Actor Antonio Banderas recently revealed that he had a heart attack two months ago.
During an appearance at a film festival in his hometown of Malaga, Spain — where he was being honored with a lifetime achievement award for his film career — the "Zorro" actor shared details about his health scare in January.
At the beginning of the year, the 56-year-old actor was briefly hospitalized for severe chest pains near his home in Surrey, England, People initially confirmed. While he stayed mum on his health then, referring to his hospitalization only as a heart "episode," Banderas did allude to "a startle" in an Instagram post with his girlfriend Nicole Kimpel.
This past weekend, Banderas shed a little more light on the events, telling Spanish reporters, "I suffered a heart attack on January 26, but it wasn't serious and hasn't caused any damage," according to the Associated Press.
"It was a benign attack, it hasn't caused any permanent damage and now I'm in a recovery period," he said, according to The Sun. "It's something that happens every day to a lot of people. I didn't hide it, but I didn't want it to receive more importance than those suffered by other people."
It Is Serious, Though
While we love that Banderas doesn't want to use his celebrity status to sensationalize what is, unfortunately, an all-too-common event, we have to disagree with his approach here — a heart attack is a big deal, no matter the level of damage.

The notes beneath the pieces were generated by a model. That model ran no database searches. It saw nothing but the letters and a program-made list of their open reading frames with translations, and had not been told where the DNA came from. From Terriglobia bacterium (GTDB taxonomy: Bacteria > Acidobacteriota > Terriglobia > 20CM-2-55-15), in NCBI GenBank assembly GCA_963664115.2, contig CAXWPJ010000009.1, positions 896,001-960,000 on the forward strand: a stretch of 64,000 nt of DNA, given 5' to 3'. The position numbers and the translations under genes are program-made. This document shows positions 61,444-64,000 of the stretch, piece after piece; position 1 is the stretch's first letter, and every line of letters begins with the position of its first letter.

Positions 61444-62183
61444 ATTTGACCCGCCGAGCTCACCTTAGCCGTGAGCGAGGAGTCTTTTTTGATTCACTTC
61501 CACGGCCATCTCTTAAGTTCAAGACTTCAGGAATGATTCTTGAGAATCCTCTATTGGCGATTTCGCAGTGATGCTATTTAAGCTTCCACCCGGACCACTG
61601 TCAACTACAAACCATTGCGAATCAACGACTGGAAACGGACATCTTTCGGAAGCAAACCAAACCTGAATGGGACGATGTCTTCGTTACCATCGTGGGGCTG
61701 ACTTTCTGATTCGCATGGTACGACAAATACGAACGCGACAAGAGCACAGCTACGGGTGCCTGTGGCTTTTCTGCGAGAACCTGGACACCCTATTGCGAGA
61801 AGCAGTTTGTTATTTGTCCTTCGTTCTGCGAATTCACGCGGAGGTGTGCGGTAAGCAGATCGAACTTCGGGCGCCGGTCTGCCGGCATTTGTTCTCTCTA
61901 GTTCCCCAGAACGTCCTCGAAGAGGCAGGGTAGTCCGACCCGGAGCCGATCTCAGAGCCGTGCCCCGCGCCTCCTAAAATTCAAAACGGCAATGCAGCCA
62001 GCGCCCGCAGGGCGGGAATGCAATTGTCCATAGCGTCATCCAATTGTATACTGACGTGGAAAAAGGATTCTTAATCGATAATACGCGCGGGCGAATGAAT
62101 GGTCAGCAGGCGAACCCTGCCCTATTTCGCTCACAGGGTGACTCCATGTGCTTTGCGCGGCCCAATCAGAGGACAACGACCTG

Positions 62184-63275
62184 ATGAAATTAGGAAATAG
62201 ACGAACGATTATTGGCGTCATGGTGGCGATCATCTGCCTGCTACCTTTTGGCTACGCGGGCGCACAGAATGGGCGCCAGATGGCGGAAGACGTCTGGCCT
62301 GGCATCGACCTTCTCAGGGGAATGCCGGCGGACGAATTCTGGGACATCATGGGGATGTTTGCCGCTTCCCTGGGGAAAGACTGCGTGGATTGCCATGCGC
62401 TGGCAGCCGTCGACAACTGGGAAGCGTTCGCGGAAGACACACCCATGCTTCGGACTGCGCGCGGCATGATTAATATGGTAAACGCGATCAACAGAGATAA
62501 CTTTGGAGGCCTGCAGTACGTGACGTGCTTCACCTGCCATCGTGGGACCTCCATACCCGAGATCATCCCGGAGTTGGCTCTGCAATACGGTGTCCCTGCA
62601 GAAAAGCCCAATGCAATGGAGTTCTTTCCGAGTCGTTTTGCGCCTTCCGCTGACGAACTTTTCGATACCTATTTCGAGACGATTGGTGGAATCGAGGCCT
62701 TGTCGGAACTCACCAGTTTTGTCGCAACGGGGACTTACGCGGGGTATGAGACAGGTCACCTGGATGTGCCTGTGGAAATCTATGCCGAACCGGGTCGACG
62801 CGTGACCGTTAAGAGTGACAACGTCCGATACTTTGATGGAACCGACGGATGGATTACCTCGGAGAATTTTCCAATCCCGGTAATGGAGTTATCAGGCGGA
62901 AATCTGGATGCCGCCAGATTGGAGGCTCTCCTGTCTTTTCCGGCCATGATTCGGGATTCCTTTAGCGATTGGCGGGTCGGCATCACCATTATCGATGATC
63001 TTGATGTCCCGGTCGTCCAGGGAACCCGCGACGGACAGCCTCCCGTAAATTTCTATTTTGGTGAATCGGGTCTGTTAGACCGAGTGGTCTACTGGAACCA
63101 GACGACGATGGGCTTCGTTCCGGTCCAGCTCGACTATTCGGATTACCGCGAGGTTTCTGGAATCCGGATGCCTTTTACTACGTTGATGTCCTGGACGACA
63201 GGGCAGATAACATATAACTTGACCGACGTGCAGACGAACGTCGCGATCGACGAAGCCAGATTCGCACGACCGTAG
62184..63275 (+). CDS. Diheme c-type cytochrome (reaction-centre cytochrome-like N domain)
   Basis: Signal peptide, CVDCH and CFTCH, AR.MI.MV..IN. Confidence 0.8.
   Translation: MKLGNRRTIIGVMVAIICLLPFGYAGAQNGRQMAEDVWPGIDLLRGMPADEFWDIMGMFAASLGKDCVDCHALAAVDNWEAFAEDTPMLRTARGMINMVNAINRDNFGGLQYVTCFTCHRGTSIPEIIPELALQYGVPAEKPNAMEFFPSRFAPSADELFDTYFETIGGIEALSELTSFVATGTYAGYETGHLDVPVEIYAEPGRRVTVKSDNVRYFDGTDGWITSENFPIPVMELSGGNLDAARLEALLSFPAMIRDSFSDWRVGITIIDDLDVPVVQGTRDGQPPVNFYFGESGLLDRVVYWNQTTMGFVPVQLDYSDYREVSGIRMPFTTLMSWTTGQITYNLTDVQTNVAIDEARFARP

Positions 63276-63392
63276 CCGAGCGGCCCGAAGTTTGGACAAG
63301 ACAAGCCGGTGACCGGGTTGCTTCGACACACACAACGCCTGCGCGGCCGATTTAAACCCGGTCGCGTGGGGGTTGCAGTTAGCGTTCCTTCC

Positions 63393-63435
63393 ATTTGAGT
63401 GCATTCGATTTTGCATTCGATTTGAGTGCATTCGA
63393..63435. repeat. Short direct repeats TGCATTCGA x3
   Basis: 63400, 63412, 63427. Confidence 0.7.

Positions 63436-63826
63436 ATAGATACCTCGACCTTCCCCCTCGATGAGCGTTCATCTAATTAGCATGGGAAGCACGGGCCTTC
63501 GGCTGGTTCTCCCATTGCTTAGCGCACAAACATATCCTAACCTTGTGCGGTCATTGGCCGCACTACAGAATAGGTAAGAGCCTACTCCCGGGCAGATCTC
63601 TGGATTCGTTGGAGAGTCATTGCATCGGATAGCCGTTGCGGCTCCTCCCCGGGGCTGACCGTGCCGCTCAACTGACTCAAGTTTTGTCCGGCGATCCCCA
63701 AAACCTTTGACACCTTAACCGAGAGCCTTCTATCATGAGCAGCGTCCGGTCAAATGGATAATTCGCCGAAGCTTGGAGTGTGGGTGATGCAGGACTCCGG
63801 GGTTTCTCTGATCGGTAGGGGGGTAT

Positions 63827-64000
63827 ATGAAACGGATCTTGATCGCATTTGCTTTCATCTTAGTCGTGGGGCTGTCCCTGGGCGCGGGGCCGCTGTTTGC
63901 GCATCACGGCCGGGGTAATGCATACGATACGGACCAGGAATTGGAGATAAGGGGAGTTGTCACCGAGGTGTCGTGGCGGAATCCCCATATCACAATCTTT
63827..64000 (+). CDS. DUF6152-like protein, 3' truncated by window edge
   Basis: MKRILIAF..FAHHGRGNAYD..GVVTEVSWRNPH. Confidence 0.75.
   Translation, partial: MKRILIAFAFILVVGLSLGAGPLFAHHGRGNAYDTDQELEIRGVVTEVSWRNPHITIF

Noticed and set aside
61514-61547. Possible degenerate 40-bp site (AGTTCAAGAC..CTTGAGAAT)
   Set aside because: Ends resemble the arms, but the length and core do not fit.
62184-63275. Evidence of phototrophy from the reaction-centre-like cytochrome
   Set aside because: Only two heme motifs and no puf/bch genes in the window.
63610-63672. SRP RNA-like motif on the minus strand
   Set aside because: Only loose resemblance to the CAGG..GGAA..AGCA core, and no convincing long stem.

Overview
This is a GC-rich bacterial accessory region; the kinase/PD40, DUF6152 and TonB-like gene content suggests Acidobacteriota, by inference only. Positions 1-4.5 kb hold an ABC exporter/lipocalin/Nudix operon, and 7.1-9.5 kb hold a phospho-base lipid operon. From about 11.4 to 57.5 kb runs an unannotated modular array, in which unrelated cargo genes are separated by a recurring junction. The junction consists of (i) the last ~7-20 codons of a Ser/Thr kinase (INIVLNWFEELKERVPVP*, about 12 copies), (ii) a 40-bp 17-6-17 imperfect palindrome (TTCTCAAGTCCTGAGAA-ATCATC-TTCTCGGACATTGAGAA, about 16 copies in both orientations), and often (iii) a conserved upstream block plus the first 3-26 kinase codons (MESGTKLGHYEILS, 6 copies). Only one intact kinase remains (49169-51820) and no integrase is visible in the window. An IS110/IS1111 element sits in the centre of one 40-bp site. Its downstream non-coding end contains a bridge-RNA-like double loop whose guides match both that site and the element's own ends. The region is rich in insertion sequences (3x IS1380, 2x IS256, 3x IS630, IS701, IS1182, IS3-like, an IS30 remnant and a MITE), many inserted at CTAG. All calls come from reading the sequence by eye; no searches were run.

Heart disease is the No. 1 cause of death in the United States, and leads to approximately 720,000 Americans having heart attacks each year, according to the Heart Foundation. The more we hear about seemingly-healthy people suffering from the disease, the more likely we are to analyze our own risk and have the ability to catch signs of heart disease earlier.
"The Biggest Loser" trainer Bob Harper is a great example: After having a heart attack earlier this year, he listened to the wake-up call and sought more information about his heart disease risk. Then he adjusted his lifestyle (read: embraced the Mediterranean Diet with open arms) to be even more heart healthy.
We're glad Harper and Banderas are both okay, but we're just as glad they've shared their struggles with the public. Because if more people see that even healthy studs can be caught off-guard by the silent killer, we might be able to take steps and conquer it once and for all.